Forward-thinking landlords and tenants are beginning to agree obligations relating to the environmental impact of a property. Debra Kent explains
Some "green" obligations may be expensive or difficult to comply with and even if you consider them reasonable, a subsequent buyer of your business may not be so keen.
The provisions may extend beyond property-related matters and have adverse operational implications. However, increasing environmental regulation and the emphasis on energy efficiency means they cannot be ignored.
There is currently no legal requirement under English law for landlords and tenants to enter into green leases, although many think that this will happen in due course.
However, provisions in the Energy Act 2011 state that from April 2018 it will be unlawful to rent out a property that does not reach a minimum energy efficiency standard - currently proposed to be "E". Inevitably, lease provisions covering this will follow.
Green lease clauses
Green leases may include requirements to use the premises in a way that reduces carbon emissions and minimises energy usage.
The wider environmental impact of the business might also be covered. Improved water use efficiency; increased resources and waste efficiency; limitations on potentially polluting substances; voluntary adherence to green transport policies and the use of sustainable and local materials in the business are just a few of the requirements.
The business implications of these could be significant and the materials restrictions could affect consents for alterations and reinstatement obligations.
Is it only the tenant who is affected?
Although the focus is often on the tenant's obligations, this is because the tenant is often responsible for how the property is operated. Leaving the windows open while the heating system is on will not help a building's energy efficiency even if the building was constructed to be environmentally friendly.
The landlord can be responsible for green obligations, too - especially if the building is multi-let and they control common areas, heating and air-conditioning systems and waste removal. Service charge provisions can include green objectives and obligations.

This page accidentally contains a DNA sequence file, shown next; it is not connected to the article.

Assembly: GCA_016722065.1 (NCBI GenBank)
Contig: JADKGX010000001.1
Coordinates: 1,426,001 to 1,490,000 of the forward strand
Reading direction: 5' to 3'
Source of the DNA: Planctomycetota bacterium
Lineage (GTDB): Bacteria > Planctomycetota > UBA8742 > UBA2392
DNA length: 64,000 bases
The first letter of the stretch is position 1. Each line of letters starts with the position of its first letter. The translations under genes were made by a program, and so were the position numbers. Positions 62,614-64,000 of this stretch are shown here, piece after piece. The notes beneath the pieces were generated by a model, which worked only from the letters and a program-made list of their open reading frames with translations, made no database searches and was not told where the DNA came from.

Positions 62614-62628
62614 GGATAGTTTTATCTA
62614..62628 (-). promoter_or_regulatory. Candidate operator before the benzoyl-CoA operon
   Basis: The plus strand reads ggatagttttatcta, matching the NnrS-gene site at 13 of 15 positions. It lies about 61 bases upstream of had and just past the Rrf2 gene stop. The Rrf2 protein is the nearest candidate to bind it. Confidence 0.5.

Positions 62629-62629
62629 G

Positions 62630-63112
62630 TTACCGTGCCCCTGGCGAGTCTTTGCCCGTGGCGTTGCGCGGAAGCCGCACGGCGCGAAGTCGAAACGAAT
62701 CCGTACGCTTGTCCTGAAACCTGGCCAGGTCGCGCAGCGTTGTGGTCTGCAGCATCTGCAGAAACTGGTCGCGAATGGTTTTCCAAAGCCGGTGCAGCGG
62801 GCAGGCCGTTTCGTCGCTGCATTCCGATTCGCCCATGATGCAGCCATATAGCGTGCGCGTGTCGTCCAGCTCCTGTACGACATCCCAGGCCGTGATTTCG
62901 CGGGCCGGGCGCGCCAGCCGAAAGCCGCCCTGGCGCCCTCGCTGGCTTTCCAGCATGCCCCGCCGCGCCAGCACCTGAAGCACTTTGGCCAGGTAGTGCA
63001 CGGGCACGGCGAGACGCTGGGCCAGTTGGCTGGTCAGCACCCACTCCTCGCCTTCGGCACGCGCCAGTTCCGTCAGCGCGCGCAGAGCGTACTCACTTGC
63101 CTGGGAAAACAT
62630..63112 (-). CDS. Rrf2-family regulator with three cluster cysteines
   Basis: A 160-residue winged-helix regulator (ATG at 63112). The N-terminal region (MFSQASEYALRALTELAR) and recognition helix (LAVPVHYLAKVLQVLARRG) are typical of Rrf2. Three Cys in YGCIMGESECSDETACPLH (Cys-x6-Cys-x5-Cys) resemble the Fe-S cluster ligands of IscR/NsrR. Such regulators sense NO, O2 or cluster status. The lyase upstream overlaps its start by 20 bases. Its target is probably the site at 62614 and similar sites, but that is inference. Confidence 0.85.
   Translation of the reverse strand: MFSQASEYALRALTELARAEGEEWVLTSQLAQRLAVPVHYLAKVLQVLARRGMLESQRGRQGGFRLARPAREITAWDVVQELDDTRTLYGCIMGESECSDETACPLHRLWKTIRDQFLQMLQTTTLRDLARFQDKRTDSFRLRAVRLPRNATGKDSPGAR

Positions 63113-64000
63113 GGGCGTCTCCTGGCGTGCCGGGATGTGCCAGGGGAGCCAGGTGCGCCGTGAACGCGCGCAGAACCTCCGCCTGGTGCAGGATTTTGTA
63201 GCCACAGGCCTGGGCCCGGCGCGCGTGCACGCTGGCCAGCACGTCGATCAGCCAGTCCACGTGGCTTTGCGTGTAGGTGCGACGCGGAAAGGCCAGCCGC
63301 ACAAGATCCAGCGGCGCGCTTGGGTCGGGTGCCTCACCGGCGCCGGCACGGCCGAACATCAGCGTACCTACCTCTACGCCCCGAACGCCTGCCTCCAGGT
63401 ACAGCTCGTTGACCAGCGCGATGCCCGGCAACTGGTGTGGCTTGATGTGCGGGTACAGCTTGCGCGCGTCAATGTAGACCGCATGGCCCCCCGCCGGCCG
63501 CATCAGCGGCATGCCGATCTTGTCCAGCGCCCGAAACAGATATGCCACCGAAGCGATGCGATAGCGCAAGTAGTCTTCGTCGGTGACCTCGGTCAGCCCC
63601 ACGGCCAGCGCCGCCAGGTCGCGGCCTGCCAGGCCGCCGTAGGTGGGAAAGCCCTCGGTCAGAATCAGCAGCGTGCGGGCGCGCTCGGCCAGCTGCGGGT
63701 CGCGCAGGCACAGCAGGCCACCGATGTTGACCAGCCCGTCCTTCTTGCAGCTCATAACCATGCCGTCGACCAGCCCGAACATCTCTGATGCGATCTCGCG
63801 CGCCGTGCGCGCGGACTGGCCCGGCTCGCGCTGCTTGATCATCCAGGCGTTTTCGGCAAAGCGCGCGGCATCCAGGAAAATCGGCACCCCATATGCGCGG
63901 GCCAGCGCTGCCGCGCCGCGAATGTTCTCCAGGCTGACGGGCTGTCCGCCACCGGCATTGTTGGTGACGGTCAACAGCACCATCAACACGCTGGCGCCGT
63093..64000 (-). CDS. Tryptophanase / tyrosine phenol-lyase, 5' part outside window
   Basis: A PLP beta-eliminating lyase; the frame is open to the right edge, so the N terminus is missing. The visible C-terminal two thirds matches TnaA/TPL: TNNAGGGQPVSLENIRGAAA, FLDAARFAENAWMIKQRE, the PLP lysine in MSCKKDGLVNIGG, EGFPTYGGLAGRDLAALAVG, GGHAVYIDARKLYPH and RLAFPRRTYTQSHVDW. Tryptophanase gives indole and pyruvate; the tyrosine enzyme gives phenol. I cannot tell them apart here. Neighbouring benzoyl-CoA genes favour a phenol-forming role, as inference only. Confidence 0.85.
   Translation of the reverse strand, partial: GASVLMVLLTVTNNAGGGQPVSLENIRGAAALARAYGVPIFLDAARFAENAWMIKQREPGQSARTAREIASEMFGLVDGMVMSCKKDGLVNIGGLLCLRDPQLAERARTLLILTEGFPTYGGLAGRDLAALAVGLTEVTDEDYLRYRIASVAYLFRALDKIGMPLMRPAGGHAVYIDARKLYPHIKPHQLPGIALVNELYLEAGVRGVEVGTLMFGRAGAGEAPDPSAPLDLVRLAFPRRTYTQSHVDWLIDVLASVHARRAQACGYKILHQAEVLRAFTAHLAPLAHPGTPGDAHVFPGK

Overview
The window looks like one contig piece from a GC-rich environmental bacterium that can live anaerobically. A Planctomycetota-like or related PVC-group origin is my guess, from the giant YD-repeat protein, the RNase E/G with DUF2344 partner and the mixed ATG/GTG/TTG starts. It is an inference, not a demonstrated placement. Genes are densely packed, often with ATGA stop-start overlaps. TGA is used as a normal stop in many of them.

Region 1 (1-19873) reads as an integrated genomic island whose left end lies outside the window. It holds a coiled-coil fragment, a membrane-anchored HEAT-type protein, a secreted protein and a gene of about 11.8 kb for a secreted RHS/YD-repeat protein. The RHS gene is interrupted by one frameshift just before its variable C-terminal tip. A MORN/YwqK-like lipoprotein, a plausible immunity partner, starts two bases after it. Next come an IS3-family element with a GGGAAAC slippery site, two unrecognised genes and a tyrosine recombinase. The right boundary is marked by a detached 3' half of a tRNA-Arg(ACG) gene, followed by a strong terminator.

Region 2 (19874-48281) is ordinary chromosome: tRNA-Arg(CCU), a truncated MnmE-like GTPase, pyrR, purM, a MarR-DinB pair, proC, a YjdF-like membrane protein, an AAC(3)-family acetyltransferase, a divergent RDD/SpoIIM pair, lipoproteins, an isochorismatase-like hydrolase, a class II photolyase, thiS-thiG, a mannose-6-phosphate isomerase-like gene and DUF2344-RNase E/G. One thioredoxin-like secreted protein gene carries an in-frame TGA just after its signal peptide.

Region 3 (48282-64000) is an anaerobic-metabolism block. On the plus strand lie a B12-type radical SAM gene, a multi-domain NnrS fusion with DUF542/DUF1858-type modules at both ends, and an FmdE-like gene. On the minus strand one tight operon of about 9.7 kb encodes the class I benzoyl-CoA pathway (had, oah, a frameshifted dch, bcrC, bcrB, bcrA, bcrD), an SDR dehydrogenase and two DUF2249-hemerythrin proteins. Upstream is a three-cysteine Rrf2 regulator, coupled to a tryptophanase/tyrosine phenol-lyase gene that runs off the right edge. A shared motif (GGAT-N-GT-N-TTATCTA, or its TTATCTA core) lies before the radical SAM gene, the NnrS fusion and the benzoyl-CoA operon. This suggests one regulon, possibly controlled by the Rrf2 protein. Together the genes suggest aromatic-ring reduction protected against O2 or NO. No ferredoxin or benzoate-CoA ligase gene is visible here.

Types of green lease
Dark green leases have legally binding environmental obligations requiring a high level of commitment and real consequences for breaches. These are relatively rare in the UK.
Light green leases include references to environmental aspirations (usually restricted to energy efficiency) and tend not to be legally binding.
UK green leases are more likely to be medium green leases - falling between the two.
Energy Performance Certificates
The most common green clauses seen in modern leases relate to the Energy Performance Certificates (EPCs) for the property. These prohibit the tenant from doing anything to reduce the energy rating of the premises.
Care needs to be taken when agreeing these clauses as some building works may have this effect - irrespective of your wish to comply with corporate social responsibility policies and to be energy efficient. For this reason most tenants' lawyers do not agree to these restrictions for fear of the unknown impact of the provisions. Current market conditions are such that many landlords' lawyers agree that these obligations need not apply. However, this is likely to change - especially if and when the powers in the Energy Act 2011 dealing with restrictions on letting energy-inefficient buildings are implemented.
When faced with a green lease consider whether:
â- The cost of compliance is prohibitive
â- A buyer would be put off by the obligations
â- Compromise is possible - complying with objectives in a cheaper way
â- Phased obligations over the lease term might be preferable
â- Compliance may actually make the property more attractive to a buyer
â- The landlord is doing his or her fair share
While green leases are not yet standard and have some novelty value, they will become more common.
Additional environmental regulation will inevitably make some of the provisions compulsory in the future - certainly in relation to EPCs.
Debra Kent is head of real estate at Charles Russell LLP